• Embrace! » The Real Carrie Brown - […] eating smarter.  Grab any one  – or all! – of my keto cookbooks crammed with scrumptious recipes.  These are your “how”.  Between them they cover a basic keto day to get you off on […]ReplyCancel

  • Eve McGuire Howard - Is there a cookbook that has all your favorites in it? Main dish things and biscuits and bread?ReplyCancel

  • Debra - I got your Keto Ice Cream Scoop book. My first go was the Va-va-Voom Vanilla…which turned out absolutely PERFECT! So I am now moving on to a new, more exciting, flavor…can’t wait! My question, if trying to stay in Ketosis, watching calories and carbs, how much ice cream can I eat? Should I limit to weekly, or can I eat daily? (I froze in individual containers, about 6oz each.)

    Thank you!


  • John Mcleod - Hi,
    I would love to download your recipes, But unable to as I only use Pay pal for all on line orders,I see you have it as a form of such.but when it comes to pay there is no pay pal?ReplyCancel

  • Paul DiNardo - I cannot figure out the difference between thick nd thin coconut milk. They all seem to say neither…. I see recipes that call for both.

    Any help? Thanks!! paulReplyCancel

  • Joey Weston - Hi Carrie, just made the keto ice cream…I got my neighbors hooked on to it too! Absolutely wonderful and guilt free. It has been life changing. Makes me question why I never ate keto years ago.

A little while back I was tasked with bringing desserts to a Minifest at 2 KetoDude Carl Franklin’s home. I decided to make individual Strawberry Surprise Crumbles and Cappuccino Mousses. It just so happens that the frozen strawberries were heavily discounted when I went to get all the things I needed from the grocery store, so I hauled quite a load off to my freezer. Consequently I have been inventing all manner of strawberry things because every time I open the freezer they’re all waving at me. First up is Strawberry Mousse. The Cappuccino Mousse was such a huge hit at Cousin Carl’s house I decided a fruity mousse was necessary, too.

Frozen strawberries are an entirely different beast to fresh strawberries. The flavor is different, the texture, even the color. I made this Strawberry Mousse specifically with frozen strawberries and I would recommend that you do, too. Having a stash of frozen strawberries on hand is always a good idea. I love to eat berries year round, but flying them in from goodness-knows-where and paying the price for that tugs at my sense of frugality, especially when you can get frozen strawberries so cheaply. Whenever I see frozen strawberries on sale I stock up. And leave the fresh strawberries for summer when they cheap, plentiful and local. I do love fresh strawberries. Frozen Strawberries make this mousse quite fantastic though.

Strawberry Mousse | Carrie Brown

As a full-size dessert this Strawberry Mousse be a lovely way to end dinner. It’s light enough after a slap-up celebration meal, but also swanky enough to make your friends think you spent hours working on it, especially if you break out the fancy dishes and take a few minutes to pretty it up with some extra strawberries. At the same time, it’s simple and easy to make, and can be made ahead so you don’t have a time crunch on the day. If you’re making it ahead I would spoon the mousse into the glasses and cover with plastic wrap, leaving the garnish for the last minute before you bring them to the table.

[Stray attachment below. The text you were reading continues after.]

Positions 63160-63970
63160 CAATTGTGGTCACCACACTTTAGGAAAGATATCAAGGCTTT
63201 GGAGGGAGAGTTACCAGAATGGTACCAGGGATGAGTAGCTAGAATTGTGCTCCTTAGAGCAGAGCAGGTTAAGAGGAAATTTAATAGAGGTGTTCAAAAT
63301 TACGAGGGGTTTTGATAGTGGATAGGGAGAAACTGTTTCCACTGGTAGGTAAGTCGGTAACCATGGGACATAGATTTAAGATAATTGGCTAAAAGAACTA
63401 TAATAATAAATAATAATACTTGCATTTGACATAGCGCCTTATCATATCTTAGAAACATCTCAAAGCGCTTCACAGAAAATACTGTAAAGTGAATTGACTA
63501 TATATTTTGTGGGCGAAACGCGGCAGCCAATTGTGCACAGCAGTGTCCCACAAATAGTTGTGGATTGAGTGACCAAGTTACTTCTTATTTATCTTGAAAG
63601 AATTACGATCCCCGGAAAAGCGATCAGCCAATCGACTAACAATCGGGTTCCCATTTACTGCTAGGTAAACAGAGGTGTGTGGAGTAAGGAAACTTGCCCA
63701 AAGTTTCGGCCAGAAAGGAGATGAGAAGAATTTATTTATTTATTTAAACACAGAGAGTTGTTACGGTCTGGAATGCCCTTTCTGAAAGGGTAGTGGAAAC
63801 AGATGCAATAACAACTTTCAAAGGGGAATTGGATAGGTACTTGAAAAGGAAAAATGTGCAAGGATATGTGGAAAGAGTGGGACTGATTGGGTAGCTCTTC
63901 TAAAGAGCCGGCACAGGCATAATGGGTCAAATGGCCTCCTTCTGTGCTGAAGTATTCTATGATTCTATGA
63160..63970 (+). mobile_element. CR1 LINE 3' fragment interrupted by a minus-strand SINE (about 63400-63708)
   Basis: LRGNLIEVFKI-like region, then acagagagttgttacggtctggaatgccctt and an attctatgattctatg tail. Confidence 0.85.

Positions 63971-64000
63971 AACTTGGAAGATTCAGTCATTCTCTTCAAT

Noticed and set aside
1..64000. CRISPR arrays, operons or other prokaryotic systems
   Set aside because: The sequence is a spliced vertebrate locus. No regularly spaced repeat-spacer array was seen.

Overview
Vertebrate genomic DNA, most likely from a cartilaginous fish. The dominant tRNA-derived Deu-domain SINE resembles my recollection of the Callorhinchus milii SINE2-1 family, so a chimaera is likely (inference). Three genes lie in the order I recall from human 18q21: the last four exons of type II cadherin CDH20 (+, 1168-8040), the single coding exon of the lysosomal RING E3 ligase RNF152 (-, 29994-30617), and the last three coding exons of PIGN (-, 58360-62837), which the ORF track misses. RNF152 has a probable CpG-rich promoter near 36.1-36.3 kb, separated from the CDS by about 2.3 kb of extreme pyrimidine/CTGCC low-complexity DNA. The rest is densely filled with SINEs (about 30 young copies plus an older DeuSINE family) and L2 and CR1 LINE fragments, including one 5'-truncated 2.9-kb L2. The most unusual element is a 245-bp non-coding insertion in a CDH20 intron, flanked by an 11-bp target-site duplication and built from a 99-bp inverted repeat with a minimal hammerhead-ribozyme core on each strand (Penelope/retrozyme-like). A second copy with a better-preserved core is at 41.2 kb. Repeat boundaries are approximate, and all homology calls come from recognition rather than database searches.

Aside from fancy dinners, these would be awesome made into little individual fat bombs if you just like or need a little something at the end of your evening meal. Spoon the Strawberry Mousse into small silicone molds or spoon or pipe into small ramekin-style dishes. For dishes, cover with plastic wrap before putting in the fridge. For the silicon molds, freeze them unto solid, then remove from the molds and place in an airtight container in the fridge. You could also keep them in the freezer if you are not going to eat them up in 4 or 5 days. Another every day option would be to spoon the mousse into baby Mason Jars or  baby Pyrex (so adorable!) and just whip one out every day or grab one as you pass the fridge on the way to work.

However you decide to serve your Strawberry Mousse, you really need to make some. I’ll let you get on with it.

Strawberry Mousse

Author: Carrie Brown | Prep time: 15 mins | Cook time: 0 mins | Total time: 15 mins + 4 hours setting | Serves: 4 – 6

What You Need

  • ¼ cup / 2 fl oz. cold water
  • 1 TBSP gelatin
  • 4 oz / 110g cream cheese
  • 1 cup / 8 fl oz. Greek yogurt
  • 6 oz / 170g frozen strawberries, thawed (+ a couple ounces extra if you want to use some for topping as I have in these pictures)
  • large pinch salt
  • 1 ¼ oz / 35g allulose OR 1 oz / 30g xylitol or erythritol
  • 1 cup / 8 fl oz. heavy cream

What You Do

  1. Put the cold water in a small dish and sprinkle the gelatin evenly over the surface. Allow to stand for at least 5 minutes.
  2. Place the cream cheese, Greek yogurt, thawed strawberries, salt and allulose in a large mixing bowl and beat well with a hand mixer (or in a stand mixer) until completely blended together.
  3. Gently melt the gelatin in the microwave for about 30 seconds or place the soaked gelatin in a small pan and warm gently until melted. Do NOT boil.
  4. Pour the gelatin carefully into the strawberry mixture and beat well.
  5. In a separate bowl, whip the heavy cream until firm peaks form.
  6. Spoon by spoon carefully fold the whipped cream into  the strawberry mixture until fully incorporated.
  7. Spoon into individual glasses or dishes, or pour into a large serving bowl.
  8. Place int he fridge for at least 4 hours before serving to allow it to set to the right consistency.

Top Recipe Tips

  • The wider the dish you use for the water is, the easier it will be to sprinkle the gelatin evenly over it.